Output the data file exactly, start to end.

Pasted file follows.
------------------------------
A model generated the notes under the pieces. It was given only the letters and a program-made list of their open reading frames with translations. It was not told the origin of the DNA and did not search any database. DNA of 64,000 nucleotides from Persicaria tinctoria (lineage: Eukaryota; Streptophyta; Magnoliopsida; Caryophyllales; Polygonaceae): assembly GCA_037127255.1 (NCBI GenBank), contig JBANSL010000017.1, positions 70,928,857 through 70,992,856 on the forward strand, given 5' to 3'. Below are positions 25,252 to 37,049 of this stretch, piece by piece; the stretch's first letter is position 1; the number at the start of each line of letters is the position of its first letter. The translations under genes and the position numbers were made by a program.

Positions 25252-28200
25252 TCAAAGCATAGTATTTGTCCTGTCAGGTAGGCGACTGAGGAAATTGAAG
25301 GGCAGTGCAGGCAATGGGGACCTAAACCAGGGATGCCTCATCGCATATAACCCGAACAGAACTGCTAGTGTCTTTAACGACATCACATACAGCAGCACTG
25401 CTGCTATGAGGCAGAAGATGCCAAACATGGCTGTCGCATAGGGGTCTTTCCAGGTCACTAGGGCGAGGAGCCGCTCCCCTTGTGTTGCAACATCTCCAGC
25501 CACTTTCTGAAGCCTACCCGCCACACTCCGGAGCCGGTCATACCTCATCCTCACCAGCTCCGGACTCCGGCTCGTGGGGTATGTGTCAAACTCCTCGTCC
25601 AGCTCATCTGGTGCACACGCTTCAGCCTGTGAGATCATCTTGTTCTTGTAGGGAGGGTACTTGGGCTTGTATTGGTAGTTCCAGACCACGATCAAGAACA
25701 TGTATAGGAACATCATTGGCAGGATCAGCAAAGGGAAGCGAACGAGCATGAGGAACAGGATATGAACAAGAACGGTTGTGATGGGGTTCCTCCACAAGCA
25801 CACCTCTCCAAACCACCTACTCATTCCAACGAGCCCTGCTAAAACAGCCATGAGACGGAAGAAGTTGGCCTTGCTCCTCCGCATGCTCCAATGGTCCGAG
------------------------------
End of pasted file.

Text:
A model generated the notes under the pieces. It was given only the letters and a program-made list of their open reading frames with translations. It was not told the origin of the DNA and did not search any database. DNA of 64,000 nucleotides from Persicaria tinctoria (lineage: Eukaryota; Streptophyta; Magnoliopsida; Caryophyllales; Polygonaceae): assembly GCA_037127255.1 (NCBI GenBank), contig JBANSL010000017.1, positions 70,928,857 through 70,992,856 on the forward strand, given 5' to 3'. Below are positions 25,252 to 37,049 of this stretch, piece by piece; the stretch's first letter is position 1; the number at the start of each line of letters is the position of its first letter. The translations under genes and the position numbers were made by a program.

Positions 25252-28200
25252 TCAAAGCATAGTATTTGTCCTGTCAGGTAGGCGACTGAGGAAATTGAAG
25301 GGCAGTGCAGGCAATGGGGACCTAAACCAGGGATGCCTCATCGCATATAACCCGAACAGAACTGCTAGTGTCTTTAACGACATCACATACAGCAGCACTG
25401 CTGCTATGAGGCAGAAGATGCCAAACATGGCTGTCGCATAGGGGTCTTTCCAGGTCACTAGGGCGAGGAGCCGCTCCCCTTGTGTTGCAACATCTCCAGC
25501 CACTTTCTGAAGCCTACCCGCCACACTCCGGAGCCGGTCATACCTCATCCTCACCAGCTCCGGACTCCGGCTCGTGGGGTATGTGTCAAACTCCTCGTCC
25601 AGCTCATCTGGTGCACACGCTTCAGCCTGTGAGATCATCTTGTTCTTGTAGGGAGGGTACTTGGGCTTGTATTGGTAGTTCCAGACCACGATCAAGAACA
25701 TGTATAGGAACATCATTGGCAGGATCAGCAAAGGGAAGCGAACGAGCATGAGGAACAGGATATGAACAAGAACGGTTGTGATGGGGTTCCTCCACAAGCA
25801 CACCTCTCCAAACCACCTACTCATTCCAACGAGCCCTGCTAAAACAGCCATGAGACGGAAGAAGTTGGCCTTGCTCCTCCGCATGCTCCAATGGTCCGAG